“In the future, there will be no female leaders. There will just be leaders.” 
― Sheryl Sandberg

Four Things My Sisters Taught Me

Four Things My Sisters Taught Me

Written by Kathleen Gredler


I’m the youngest of three girls, with even more women in my extended family. On my father’s side alone, I grew up with 13 cousins—12 girls and one boy. In my family, the women have always been in control. Because of this, I’ve always felt more comfortable around women, having countless female role models in my family. I've always felt encouraged to collaborate and work alongside the women in my life; to listen to them, to learn from them, to share with them, to grow with them. This perspective has trickled into my personal and professional life in the most obvious and unexpected ways. I’m continuously in awe of the women I meet in passing, work alongside, and spend my day-to-day life with.

My mother had a career as a cardiac ICU nurse and treated numerous patients infected with AIDS during the initial phases of the epidemic, when caring for these patients was, sadly, by volunteer-basis only. My eldest sister got her PhD in developmental biology, and currently works as a developmental researcher at Sloan Kettering Hospital in New York City. My middle sister is currently pursuing her PhD in consciousness psychology, focusing on immanence and grief studies through examples of the LGBTQ experience and phenomenology. So—yeah, I’ve been looking up to some pretty badass ladies since childhood.

Being the youngest, I was never alone in any experience. My stubbornness made me demand I was going through things for the first time. But the reality is, they were always a few steps ahead of me, learning lessons and then passing them on. Here are some of the most valuable ones.

1. Sometimes, all it takes is making an effort.

When my older sisters were in high school, they would fight constantly. They had very different interests and often felt like the other wasn’t participating in their life in an equal way. It was as simple as the two of them not feeling like their interests and hobbies were prioritized by the other. They taught me how vital it is to make an effort for one another; to show up in whatever way you can, even if it’s only listening to a story, showing up to a game or reading what the other person was working on at that moment. Especially in a time where it’s easier to not do something than to do it, simply being there can mean everything.

2. Sometimes, humility is your best bet.

Naturally, having four strong, independent women in the mix meant we would disagree a lot on how things should be done. We all have our own way of doing every task, from the fastest route home to how much milk you really need in your cereal. I learned at a young age that simply listening to my sisters' opinions on something—even if I had no intention of ultimately doing it that way—would inevitably lead to us creating a better solution, together. This lesson also came in handy when I was wrong—which turned out to be often. Having my sisters—these beautiful, smart, capable, older women—validate that it was perfectly OK for me not to have an answer for everything was a lesson I clung to. They taught me to feel empowered by saying "I don’t know," a perspective that has gotten me far, academically, personally and professionally. It’s a tool we always have—being able to admit when we’re wrong or when we simply need a hand.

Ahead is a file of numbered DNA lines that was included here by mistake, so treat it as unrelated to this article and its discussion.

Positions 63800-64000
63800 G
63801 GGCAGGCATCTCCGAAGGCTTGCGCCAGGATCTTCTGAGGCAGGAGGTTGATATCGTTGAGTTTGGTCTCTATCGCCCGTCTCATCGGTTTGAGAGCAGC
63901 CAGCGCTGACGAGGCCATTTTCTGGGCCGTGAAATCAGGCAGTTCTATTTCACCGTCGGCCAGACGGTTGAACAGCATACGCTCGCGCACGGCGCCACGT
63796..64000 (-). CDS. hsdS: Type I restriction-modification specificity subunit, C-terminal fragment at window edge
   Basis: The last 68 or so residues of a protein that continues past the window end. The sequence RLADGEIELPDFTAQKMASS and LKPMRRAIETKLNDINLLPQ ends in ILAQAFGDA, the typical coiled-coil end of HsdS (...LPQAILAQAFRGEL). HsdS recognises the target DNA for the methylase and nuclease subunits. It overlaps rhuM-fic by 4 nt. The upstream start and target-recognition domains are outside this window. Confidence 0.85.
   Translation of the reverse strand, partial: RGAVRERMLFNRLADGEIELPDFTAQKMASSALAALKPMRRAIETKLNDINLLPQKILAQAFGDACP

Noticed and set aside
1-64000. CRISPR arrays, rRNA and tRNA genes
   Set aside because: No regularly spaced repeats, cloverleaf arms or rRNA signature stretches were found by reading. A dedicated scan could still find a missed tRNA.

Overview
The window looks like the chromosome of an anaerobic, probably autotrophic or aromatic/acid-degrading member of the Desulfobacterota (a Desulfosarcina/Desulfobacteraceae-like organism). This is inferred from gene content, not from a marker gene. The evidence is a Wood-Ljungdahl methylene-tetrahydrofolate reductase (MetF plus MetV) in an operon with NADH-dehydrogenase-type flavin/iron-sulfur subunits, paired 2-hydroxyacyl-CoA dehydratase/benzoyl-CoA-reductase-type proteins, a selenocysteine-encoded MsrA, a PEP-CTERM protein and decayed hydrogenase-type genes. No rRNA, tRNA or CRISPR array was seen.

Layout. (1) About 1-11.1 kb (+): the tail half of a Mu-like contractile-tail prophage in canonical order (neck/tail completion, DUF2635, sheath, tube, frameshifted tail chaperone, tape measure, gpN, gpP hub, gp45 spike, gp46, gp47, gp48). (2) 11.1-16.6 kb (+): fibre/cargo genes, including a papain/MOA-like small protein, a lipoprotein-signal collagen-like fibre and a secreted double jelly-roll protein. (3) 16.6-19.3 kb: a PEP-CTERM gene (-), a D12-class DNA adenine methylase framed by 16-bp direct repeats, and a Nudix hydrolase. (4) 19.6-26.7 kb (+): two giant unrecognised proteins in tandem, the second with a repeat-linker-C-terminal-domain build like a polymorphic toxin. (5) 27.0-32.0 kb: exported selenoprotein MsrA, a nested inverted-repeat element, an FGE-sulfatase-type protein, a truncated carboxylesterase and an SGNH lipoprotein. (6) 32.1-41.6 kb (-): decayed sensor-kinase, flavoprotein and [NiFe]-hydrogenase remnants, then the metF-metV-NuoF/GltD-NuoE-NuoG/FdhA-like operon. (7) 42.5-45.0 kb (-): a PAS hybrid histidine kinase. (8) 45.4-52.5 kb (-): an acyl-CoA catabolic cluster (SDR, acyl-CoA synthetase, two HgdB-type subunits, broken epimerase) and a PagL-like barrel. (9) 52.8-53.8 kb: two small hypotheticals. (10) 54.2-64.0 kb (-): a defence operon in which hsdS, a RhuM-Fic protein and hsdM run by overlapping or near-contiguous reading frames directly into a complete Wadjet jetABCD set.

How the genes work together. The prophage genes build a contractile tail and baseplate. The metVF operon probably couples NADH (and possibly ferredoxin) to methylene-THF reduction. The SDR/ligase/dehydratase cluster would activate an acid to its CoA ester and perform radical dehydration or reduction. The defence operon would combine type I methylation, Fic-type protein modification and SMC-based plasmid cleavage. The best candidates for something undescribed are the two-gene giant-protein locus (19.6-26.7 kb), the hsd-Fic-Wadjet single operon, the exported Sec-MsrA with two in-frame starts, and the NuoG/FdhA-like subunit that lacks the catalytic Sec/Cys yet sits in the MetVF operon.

3. Sometimes you have to speak their language.

Effective communication is all about understanding who you’re speaking to. Especially with our siblings, we know what they value and how they want to be treated. My middle sister taught me to approach communication as a way of better understanding others, rather than winning or having the best argument. As the youngest (with the worst ability to communicate in the bunch), this was often something I forgot. When you know you’re miscommunicating with someone, it takes infinitely more patience to be patient and work to truly understand what they’re saying, not simply respond to get your point across. But my sister taught me it’s worth it.

4. Sometimes, you have to suck it up.

I’m a pretty stereotypical youngest child. Of the three of us, I’m the most sensitive, constantly reading too far into everything said and done around me, and very easily hurt. My sisters were unrelenting in ensuring I grew a tough skin. They did this for my benefit, of course, but the worst words I could hear as a kid were “suck it up.” That phrase has never sat well with me. The idea behind it, I’m all for. But the idea that I had to make my feelings smaller for the good of everyone? That was a hard pill to swallow. But that’s the trick—learning what warrants your time and energy and what you’d be better off just letting go.

I sometimes sit back in amazement at how many inspiring, ambitious, kind and capable women I’ve had the honor of getting to know in my life. But, of course, no one compares to my sisters in my eyes. They will always be my greatest role models, teachers and friends. Whether you have a sister by blood or by bond, you, too know there is something about sisterhood strong enough to change each of our realities—one life lesson at a time.



Kathleen is currently managing Liberty Bar and Restaurant in Tallahassee, FL, while pursuing her Master's in Music Therapy. She specializes in working with medically fragile children and hopes to be a Music Therapist in a children's hospital. In her free time, she practices yoga and cultivates a knowledge of as many cocktails as possible.

Interview / Past Works

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